It is important to note at the outset that the prior cases in which this Court was required to determine whether a fee constituted a tax, involved municipal and county actions. In those cases, the question of whether the fee constituted a tax was relevant to the authority of the entity to assess the fee. In the present case, there is no dispute that the legislature has the authority to levy a tax on motor vehicle fuels, and the significance of whether the petroleum transfer fee constitutes a tax is relevant only to whether the proceeds of that fee must be dedicated to the purposes required under Article VII, Section 17 of the Idaho Constitution.2

In order for the transfer fee to be a "fee for service" under Kootenai, the fees collected must bear a reasonable relationship to the service provided to those paying the fee. In the present case, however, the transfer fee is not related to participation in or the opportunity to participate in the Trust Fund's insurance program. The fee is charged to the first licensed petroleum distributor to transfer title to petroleum in Idaho "for the privilege of engaging in the delivery or storage of petroleum products[,]" I.C. § 41-4908(7), not for participating in the Trust Fund's insurance program.

This case is not analogous to Kootenai, where everyone who paid the solid waste disposal fee was entitled to the benefit of solid waste disposal services. Eligibility to participate in the insurance program is not related to payment of the transfer fee. Distributors who do not store petroleum in storage tanks in Idaho are required to pay the transfer fee although they do not participate in the insurance program, while people and entities who store petroleum in storage tanks but are not licensed petroleum distributors are entitled to participate in the Trust Fund's insurance program without paying the fee. During oral argument, counsel for both parties confirmed that persons or entities are required to pay the transfer fee who cannot participate in the Trust Fund.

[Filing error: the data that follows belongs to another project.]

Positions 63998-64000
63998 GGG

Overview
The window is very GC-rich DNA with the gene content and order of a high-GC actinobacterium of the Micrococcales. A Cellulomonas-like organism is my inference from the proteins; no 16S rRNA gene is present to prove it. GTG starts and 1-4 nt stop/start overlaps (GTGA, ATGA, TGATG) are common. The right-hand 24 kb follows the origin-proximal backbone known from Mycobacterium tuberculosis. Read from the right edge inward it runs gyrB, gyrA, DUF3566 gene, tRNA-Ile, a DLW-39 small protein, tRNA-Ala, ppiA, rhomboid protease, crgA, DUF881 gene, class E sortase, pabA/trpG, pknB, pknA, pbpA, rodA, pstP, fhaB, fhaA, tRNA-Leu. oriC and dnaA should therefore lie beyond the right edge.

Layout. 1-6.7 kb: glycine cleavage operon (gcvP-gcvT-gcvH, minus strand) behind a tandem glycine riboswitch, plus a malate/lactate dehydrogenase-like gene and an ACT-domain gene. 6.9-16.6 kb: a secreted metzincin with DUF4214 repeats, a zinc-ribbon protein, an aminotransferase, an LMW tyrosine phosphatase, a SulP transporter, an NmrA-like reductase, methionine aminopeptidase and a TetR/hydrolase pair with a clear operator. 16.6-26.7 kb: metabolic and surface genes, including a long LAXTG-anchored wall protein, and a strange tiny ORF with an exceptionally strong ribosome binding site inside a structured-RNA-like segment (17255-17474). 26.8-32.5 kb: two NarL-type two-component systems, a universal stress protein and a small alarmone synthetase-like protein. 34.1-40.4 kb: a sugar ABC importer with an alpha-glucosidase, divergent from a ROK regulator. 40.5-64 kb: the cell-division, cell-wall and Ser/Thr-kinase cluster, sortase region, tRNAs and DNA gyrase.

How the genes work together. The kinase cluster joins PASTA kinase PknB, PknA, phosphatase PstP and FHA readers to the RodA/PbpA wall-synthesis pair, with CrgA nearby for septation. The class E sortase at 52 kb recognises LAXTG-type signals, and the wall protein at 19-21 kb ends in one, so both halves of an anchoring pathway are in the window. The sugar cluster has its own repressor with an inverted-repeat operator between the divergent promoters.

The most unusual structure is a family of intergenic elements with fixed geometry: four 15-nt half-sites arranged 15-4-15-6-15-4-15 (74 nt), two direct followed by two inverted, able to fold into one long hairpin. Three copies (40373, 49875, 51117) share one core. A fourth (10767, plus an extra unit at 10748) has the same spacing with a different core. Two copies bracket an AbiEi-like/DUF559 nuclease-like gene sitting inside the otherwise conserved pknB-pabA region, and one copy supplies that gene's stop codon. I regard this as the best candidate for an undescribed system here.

The per-gallon transfer fee assessed for engaging in the privilege of delivering petroleum products in this state is not reasonably related to the benefits provided by the Trust Fund. The transfer fee is thus a tax. Kootenai County Property Ass'n, 115 Idaho at 680, 769 P.2d at 557 ("The law only requires that the fee be reasonably related to the benefit conveyed.").

The parties do not dispute that the transfer fee is levied, in part, on "gasoline and like motor vehicle fuels" within the meaning of Article VII, Section 17 of the Idaho Constitution. The Idaho Petroleum Clean Water Act defines the terms "petroleum" and "petroleum products" to expressly include "motor gasoline, gasohol, other alcohol blended fuels, diesel fuel, heating oil and aviation fuel." I.C. § 41-4903(23). Moreover, according to the affidavits submitted by V-1 Oil, the only petroleum products relevant to this appeal are diesel fuel and gasoline.

To the extent that the petroleum transfer fee has been assessed against "gasoline and like motor vehicle fuels[,]" the allocation of the proceeds of that fee to fund the Trust Fund violates Article VII, Section 17 of the Idaho Constitution.

IV.

V-1 OIL IS NOT ENTITLED TO A REFUND

Although we agree with V-1 Oil that the revenue raised from the imposition of the transfer fee cannot constitutionally be used to finance the Trust Fund, we do not agree that V-1 Oil is entitled to a refund. It is uncontested that the legislature had the authority to levy a tax on motor vehicle fuels. The creation and collection of the transfer fee was not unconstitutional pursuant to Article VII, Section 17 of the Idaho Constitution, but rather the appropriation of the revenue, raised from the transfer fee, to the Trust Fund was unconstitutional. Article VII, Section 17 of the Idaho Constitution mandates that all revenue raised from any tax on gasoline, the transfer fee in this case, must go toward the construction, repair, maintenance, and traffic supervision of the public highways. V-1 Oil is not entitled to a refund of the transfer fees it has paid, based upon our holding that the transfer fee was not unconstitutional and that the appropriation of the transfer fees to the Trust Fund was unconstitutional. The revenue raised from the imposition of the transfer fees must be appropriated by the Idaho Legislature for uses consistent with Article VII, Section 17 of the Idaho Constitution.